Dyke to open up BBC archive. Greg Dyke, director general of the BBC, has announced plans to give the public full access to all the corporation's programme archives. Wow! The BBC has archives stretching back to when the Earth was still cooling. And now it will all be available online and for free. [Via Slashdot]
posted by PenDevil on Aug 24, 2003 - 36 comments

Tighter, please

I always thought that starting the day by tying a rope around your neck made no sense. No it turns out that wearing a tight tie may damage your eyesight
posted by magullo on Jul 29, 2003 - 18 comments

Tv Licenses do not infringe people's human rights.

Tv Licenses do not infringe people's human rights. Journalist and broadcaster Jonathan Miller refused to pay his license because it seemed as though the BBC had license to charge what they like raise the charge when they like; and that it didn't take into account the gulf between someone only receiving an Analogue service as opposed to digital. He lost the case. Serious implications.
posted by feelinglistless on Jul 17, 2003 - 51 comments

Please, vicar. Go back to your corner.

So What Went Wrong With Your Wedding? Any brawls? A drunken minister? The cake collapsed? The bride had the groom arrested? Was it a happy day?
posted by LeLiLo on Jul 15, 2003 - 36 comments

Power-working wonder?

Preacher asks for a sign, and gets one. Is this the wonder-working power Bush was talking about in the State of the Union Address? Oddly enough this list of indoor lightning safety tips doesn't suggest staying the hell away from charismatic preachers.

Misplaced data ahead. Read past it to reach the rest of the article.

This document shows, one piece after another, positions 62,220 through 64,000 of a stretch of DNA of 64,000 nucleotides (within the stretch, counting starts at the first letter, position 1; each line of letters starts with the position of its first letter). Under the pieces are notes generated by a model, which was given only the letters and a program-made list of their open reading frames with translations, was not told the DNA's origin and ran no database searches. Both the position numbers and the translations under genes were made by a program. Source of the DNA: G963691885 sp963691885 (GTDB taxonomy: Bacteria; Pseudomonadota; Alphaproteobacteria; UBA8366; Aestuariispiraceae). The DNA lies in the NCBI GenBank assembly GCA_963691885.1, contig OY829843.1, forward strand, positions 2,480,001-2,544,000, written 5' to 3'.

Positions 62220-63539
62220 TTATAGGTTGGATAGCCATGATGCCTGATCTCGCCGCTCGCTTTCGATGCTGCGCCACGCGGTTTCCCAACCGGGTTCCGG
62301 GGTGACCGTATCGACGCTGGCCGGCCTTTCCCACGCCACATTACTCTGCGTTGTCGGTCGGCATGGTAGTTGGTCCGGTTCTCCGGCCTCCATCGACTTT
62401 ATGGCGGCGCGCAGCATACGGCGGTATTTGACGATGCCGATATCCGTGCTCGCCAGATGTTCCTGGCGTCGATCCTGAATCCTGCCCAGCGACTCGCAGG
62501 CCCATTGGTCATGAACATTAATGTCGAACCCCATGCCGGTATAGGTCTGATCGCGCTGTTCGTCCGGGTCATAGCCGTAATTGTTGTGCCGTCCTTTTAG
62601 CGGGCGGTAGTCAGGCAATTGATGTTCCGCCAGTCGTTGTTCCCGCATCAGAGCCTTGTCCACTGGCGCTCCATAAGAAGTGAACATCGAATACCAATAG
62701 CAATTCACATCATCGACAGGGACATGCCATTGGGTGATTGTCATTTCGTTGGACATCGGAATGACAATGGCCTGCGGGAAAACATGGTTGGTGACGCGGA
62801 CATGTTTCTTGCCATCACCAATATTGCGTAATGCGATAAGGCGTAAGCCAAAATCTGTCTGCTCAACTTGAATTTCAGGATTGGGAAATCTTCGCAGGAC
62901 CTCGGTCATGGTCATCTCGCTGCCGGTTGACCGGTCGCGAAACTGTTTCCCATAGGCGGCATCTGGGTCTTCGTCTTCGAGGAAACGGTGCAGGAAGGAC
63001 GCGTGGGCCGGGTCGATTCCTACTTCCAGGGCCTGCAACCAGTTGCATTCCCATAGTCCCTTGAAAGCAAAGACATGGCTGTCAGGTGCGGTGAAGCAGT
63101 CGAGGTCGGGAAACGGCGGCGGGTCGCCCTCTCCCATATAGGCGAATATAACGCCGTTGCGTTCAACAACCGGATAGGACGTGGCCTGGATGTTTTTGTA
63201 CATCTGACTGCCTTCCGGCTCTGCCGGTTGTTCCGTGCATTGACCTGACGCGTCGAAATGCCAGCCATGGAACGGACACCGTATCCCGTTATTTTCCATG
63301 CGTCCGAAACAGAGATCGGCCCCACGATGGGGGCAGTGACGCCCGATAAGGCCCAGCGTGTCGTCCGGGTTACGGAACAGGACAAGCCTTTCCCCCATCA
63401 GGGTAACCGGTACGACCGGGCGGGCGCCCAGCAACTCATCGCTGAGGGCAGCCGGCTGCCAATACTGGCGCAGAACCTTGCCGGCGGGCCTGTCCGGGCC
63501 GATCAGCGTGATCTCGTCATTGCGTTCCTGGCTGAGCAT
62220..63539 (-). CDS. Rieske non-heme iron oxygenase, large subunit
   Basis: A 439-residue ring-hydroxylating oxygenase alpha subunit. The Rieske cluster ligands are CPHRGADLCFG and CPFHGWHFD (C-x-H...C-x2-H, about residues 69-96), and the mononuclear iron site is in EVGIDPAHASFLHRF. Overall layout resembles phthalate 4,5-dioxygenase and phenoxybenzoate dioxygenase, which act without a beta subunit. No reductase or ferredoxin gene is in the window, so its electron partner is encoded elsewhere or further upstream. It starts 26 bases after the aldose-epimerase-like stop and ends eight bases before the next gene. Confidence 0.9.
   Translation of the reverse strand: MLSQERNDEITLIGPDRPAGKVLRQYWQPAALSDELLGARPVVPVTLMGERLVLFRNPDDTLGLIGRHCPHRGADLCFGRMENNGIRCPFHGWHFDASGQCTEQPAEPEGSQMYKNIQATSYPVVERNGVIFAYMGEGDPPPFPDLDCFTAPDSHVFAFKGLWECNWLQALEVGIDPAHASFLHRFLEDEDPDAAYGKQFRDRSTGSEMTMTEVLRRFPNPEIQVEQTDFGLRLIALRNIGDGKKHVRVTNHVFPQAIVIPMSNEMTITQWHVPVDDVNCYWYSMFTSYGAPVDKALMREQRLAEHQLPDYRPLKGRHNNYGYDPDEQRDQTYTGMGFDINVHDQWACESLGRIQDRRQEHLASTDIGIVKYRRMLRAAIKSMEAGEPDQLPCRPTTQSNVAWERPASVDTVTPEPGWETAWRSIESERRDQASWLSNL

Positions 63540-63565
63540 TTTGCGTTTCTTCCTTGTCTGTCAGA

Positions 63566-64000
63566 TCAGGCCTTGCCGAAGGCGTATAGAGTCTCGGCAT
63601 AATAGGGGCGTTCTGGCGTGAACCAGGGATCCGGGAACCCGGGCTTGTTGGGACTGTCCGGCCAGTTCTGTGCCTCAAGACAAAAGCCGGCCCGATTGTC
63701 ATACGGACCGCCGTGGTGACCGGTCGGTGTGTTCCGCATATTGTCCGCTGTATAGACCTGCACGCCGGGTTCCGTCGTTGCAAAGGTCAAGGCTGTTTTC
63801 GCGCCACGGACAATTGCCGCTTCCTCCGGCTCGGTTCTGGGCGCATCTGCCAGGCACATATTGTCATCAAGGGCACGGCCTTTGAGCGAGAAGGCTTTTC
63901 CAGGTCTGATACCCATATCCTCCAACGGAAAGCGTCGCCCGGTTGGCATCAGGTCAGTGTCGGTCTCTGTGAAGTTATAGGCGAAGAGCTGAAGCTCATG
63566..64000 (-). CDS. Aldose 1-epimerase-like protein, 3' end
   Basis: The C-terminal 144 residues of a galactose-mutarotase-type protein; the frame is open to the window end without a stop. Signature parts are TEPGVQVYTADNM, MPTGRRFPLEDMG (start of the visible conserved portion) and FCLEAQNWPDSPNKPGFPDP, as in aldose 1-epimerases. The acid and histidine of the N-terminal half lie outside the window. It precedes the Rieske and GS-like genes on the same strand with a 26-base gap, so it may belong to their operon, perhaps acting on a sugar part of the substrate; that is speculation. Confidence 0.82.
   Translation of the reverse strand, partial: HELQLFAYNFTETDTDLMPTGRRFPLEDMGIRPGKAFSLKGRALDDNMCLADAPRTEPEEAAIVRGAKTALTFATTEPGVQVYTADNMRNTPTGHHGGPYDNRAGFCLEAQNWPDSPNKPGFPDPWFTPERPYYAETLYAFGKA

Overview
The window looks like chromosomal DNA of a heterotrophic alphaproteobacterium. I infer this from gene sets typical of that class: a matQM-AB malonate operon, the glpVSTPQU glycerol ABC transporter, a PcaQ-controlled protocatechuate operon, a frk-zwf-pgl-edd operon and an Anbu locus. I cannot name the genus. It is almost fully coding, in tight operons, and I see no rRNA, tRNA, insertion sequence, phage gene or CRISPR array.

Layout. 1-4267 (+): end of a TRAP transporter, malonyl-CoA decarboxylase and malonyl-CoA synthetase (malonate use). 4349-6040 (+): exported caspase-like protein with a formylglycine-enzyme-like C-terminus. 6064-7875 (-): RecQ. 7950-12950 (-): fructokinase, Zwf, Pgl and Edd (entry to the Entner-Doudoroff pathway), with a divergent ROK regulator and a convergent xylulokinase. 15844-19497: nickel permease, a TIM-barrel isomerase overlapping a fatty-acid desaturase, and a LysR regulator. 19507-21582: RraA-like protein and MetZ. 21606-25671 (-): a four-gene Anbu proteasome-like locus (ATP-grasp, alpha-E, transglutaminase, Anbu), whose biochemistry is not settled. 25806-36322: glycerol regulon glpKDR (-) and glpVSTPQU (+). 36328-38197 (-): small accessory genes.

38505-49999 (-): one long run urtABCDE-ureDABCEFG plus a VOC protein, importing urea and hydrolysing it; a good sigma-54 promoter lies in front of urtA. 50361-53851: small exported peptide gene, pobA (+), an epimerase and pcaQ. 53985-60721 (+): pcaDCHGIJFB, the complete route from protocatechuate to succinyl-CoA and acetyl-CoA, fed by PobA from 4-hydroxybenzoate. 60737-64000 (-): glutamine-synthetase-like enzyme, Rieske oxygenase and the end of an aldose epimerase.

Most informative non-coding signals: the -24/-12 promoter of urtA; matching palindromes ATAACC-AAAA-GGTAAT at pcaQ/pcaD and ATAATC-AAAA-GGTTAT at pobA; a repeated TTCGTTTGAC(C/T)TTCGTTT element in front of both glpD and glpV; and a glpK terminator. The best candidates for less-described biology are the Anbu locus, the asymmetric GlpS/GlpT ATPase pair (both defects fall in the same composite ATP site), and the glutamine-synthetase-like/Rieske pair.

posted by stonerose on Jul 5, 2003 - 23 comments

License Fee = License to Piss Everybody Off! Hurrah!

The BBC are liars who put out Nazi propaganda, are rife with political bias and seem to taking it from all sides recently (though the publically funded body is not without a history of this sort of thing.)
The Guerilla News Network writes a nice little summation of the corporation's recent fisticuffs, and wishes America had a news organisation with balls like Auntie.
Snubbed by the Chinese, Israel and Alistair Campbell... they must be doing something right, surely.
posted by Blue Stone on Jul 2, 2003 - 36 comments

Tracking the spammer hackers

"Mail order brides are not British Airway's normal line of business." BBC reporter wonders where his spam comes from and is surprised to learn that a major airline has become an unwitting accomplice with a trail leading through South America, Moscow, and Scandinavia.
posted by dirtylittlemonkey on Jul 2, 2003 - 7 comments

When humans faced extinction

When humans faced extinction: A new study suggests that around 70,000 years ago there may have been as few as 2,000 individual humans, meaning that we could have been wiped out before we even got started. Related article here.
posted by 40 Watt on Jun 18, 2003 - 34 comments

Putting some black in the Union Jack...

Take one flag. Add black marker pen. Instant Harmony! Does multicultural Britain need a flag makeover? Does this set a multi-colour precedent? Rainbow's taken isn't it? Is it maybe a plot by smaller flag makers to undermine market leaders? And what about Wales?
posted by klaatu on Jun 11, 2003 - 30 comments

Fair and Balanced

BBC "Fresh doubts over Iraq's arsenal". CNN "Pentagon: WMD report consistent with U.S. case" Google News lists many other sources on this topic, with varying titles depending on who you read.
posted by CrazyJub on Jun 6, 2003 - 29 comments